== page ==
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Yamaha YDS3

Yamaha YDS3

It wasn't their first bike, but 1966's YDS-3 certainly played a major role as establishing Yamaha as one of the world's major motorcycle manufacturers.

The YDS series had evolved steadily from the YDS-1 introduced in 1959 through the YDS-2 of 1962, before the YDS-3 really made a breakthrough. At a time when the sportsbike roost was ruled by British 500cc four-stroke machines, the lightweight Yamaha - with its 26ps 246cc parallel-twin two-stroke motor - established itself as one of the first Japanese sportsbikes.

The YDS-3 was designed with the export markets in mind. While the YDS-1 and YDS-2 had been designated as sports bikes, Yamaha felt that the bikes needed improvements in certain areas to succeed worldwide.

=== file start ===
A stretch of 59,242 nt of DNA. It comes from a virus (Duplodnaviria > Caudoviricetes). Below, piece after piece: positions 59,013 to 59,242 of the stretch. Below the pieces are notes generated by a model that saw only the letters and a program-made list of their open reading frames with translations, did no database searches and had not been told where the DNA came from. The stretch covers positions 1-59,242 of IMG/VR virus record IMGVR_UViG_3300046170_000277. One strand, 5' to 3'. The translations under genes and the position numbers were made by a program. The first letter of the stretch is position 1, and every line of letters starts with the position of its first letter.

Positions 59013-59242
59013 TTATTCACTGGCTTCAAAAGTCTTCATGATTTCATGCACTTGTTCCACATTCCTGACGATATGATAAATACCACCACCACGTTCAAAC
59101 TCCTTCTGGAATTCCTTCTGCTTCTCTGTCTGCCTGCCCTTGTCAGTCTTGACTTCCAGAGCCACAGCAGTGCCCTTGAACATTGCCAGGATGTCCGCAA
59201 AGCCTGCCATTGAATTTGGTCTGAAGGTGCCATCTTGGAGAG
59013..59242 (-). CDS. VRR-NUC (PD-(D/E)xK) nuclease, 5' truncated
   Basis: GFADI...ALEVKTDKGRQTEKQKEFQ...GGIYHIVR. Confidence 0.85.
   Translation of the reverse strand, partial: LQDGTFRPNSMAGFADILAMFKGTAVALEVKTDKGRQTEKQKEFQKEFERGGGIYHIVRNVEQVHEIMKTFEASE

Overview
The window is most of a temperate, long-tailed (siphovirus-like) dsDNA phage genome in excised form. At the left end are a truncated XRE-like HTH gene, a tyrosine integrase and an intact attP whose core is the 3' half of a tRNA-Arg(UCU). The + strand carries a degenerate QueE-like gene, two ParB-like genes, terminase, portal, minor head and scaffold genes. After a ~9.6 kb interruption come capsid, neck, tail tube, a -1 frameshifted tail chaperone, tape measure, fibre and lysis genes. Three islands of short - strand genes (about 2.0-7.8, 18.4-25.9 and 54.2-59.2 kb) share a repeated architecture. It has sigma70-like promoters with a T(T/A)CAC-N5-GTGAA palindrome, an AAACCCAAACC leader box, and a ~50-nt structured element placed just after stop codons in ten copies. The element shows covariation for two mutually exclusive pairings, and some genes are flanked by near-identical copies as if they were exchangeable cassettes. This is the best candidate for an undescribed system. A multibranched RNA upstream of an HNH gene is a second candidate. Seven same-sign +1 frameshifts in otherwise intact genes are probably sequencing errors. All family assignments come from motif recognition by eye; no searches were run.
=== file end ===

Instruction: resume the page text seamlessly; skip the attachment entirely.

High-performance had not been a major consideration for domestic market Japanese bikes, due in no small part to the lack of freeways or even paved roads. However, the focus changed for the YDS-3. Engineers took the highly-regarded YDS engine and built a more rigid frame to improve handling and straight line stability. The YDS-3 was the first twin to use an autolube system, therefore doing away with the often messy job of pre-mixing the fuel with two-stroke oil. Its blend of performance and reliability, combined with innovative new features like adjustable shock absorbers, showed riders that they could enjoy everyday practicality in a high performance motorcycle.

In order to make a full-fledged entry into the US motorcycle market Yamaha would have to overcome these two hurdles of building a more rigid frame and solving the problem of having to mix the gasoline and oil. The YDS-3 was much revered around the world, especially in America, making it a worthy entry into Yamaha's hall of fame.